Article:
Admiral Arthur Phillip (11 October 1738 – 31 August 1814) was an English Royal Navy officer and the first Governor of New South Wales who led the British settlement and colonisation of Australia. He established a British penal colony that later became the city of Sydney, Australia.
|1st Governor of New South Wales|
7 February 1788 – 10 December 1792
|Preceded by||Position Established|
|Succeeded by||John Hunter|
|Born||11 October 1738|
Cheapside, London, England
|Died||31 August 1814 75) (aged|
Bath, Somerset, England
|Allegiance||Kingdom of Great Britain|
After much experience at sea, Phillip led the First Fleet as Governor-designate in the Australian settlement of New South Wales. In January 1788, he selected its location to be Port Jackson (encompassing Sydney Harbour).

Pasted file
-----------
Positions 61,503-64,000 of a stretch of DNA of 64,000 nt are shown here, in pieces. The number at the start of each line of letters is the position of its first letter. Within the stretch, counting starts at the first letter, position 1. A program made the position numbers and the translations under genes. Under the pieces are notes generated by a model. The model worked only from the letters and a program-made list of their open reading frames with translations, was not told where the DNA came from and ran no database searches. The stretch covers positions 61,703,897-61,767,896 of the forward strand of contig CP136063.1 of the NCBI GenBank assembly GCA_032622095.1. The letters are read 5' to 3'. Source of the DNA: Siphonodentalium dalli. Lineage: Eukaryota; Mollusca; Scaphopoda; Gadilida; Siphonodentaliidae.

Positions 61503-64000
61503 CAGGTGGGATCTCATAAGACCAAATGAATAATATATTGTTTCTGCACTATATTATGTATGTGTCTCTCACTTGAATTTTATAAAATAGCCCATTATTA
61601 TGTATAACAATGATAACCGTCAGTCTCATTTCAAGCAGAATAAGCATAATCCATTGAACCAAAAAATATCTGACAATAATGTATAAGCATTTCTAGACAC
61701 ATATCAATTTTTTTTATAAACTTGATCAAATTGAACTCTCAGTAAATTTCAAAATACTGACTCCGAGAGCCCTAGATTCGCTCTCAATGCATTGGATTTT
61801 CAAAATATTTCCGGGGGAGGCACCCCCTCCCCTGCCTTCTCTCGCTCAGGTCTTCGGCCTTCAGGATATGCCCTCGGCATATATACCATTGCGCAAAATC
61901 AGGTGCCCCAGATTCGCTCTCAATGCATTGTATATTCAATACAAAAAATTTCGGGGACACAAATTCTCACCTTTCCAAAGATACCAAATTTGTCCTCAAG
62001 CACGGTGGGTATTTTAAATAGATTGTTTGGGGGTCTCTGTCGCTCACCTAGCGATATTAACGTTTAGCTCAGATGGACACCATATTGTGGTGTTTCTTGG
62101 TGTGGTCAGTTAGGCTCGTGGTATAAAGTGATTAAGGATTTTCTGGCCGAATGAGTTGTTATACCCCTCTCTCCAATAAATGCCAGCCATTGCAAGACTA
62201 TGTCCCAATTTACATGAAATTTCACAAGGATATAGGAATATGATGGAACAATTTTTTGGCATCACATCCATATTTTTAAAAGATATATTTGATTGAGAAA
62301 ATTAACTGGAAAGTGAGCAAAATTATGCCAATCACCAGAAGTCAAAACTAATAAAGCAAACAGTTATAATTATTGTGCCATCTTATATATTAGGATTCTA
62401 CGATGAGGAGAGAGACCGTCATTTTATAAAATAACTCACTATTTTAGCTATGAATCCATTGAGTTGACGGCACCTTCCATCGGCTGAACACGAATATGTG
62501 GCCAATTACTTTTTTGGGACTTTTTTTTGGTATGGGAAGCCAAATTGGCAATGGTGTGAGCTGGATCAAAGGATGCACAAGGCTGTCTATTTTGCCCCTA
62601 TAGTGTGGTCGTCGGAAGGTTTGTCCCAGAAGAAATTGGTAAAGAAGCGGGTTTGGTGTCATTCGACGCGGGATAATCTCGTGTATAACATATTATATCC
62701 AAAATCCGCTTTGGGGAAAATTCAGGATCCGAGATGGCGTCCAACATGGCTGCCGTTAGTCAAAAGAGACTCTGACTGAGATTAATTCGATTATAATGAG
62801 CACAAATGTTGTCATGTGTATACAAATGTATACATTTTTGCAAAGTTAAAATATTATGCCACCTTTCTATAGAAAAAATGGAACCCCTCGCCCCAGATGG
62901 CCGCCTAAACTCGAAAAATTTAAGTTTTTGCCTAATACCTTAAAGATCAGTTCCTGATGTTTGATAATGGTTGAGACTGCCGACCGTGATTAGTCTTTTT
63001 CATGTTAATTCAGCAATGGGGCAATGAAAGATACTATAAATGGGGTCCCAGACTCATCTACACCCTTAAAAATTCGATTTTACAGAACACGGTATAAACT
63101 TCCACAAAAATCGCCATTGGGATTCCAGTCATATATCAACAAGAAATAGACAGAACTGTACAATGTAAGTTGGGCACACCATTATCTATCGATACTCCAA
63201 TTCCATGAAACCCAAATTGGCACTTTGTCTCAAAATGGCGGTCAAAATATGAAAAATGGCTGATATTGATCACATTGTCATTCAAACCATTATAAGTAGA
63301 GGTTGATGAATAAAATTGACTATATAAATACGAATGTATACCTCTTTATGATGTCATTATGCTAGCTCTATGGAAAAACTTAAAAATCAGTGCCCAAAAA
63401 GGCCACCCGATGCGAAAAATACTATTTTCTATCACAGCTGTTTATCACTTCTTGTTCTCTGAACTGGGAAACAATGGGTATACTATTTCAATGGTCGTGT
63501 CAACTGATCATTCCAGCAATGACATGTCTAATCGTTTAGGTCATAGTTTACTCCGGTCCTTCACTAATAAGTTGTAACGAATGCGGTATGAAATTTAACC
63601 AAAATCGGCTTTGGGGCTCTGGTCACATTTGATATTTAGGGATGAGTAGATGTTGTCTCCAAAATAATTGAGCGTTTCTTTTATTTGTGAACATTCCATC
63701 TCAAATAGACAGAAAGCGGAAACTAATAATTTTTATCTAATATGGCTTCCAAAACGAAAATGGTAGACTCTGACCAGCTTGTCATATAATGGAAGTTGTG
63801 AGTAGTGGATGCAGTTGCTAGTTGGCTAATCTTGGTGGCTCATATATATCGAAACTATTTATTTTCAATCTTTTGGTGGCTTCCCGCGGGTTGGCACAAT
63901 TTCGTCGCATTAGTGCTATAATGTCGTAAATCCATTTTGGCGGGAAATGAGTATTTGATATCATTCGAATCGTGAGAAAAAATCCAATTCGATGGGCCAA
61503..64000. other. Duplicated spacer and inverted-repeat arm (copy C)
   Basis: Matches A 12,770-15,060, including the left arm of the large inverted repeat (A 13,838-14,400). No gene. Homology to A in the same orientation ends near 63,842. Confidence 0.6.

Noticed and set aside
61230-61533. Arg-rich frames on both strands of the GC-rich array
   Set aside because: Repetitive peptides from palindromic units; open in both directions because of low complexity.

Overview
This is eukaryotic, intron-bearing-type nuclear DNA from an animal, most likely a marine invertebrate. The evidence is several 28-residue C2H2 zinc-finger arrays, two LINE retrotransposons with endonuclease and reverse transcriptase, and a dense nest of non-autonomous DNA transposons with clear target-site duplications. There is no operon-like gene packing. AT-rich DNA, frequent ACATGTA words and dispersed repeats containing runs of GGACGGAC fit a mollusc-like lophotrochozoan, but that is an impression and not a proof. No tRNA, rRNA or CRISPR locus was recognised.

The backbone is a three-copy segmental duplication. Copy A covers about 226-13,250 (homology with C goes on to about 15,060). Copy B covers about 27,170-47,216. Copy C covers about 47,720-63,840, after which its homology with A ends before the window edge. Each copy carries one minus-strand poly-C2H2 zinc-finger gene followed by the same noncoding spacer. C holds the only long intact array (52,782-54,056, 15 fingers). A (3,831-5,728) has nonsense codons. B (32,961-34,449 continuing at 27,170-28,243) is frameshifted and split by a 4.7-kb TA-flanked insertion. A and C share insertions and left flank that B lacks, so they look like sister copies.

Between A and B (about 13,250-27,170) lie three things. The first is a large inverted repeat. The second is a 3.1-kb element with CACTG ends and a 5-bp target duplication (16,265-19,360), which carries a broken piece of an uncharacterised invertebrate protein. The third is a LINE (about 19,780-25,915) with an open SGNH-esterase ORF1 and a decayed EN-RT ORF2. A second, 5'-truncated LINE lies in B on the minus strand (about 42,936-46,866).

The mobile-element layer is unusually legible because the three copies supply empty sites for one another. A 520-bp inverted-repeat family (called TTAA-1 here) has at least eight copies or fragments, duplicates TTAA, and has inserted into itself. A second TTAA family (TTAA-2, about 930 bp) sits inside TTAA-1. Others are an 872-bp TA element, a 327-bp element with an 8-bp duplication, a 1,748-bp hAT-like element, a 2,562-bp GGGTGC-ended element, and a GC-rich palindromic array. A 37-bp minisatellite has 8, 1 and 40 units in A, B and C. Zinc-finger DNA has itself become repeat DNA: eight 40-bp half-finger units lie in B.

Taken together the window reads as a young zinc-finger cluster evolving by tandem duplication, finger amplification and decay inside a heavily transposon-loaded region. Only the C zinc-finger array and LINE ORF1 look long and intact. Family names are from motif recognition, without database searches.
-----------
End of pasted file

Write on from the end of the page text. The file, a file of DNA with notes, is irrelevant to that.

Phillip was a far-sighted governor who soon saw that New South Wales would need a civil administration and a system for emancipating the convicts. But his plan to bring skilled tradesmen on the voyage had been rejected, and he faced immense problems of labour, discipline and supply.
The arrival of the Second and Third Fleets placed new pressures on the scarce local resources, but by the time Phillip sailed home in December 1792, the colony was taking shape, with official land-grants and systematic farming and water-supply.
Phillip retired in 1805, but continued to correspond with his friends in New South Wales and to promote the colony's interests.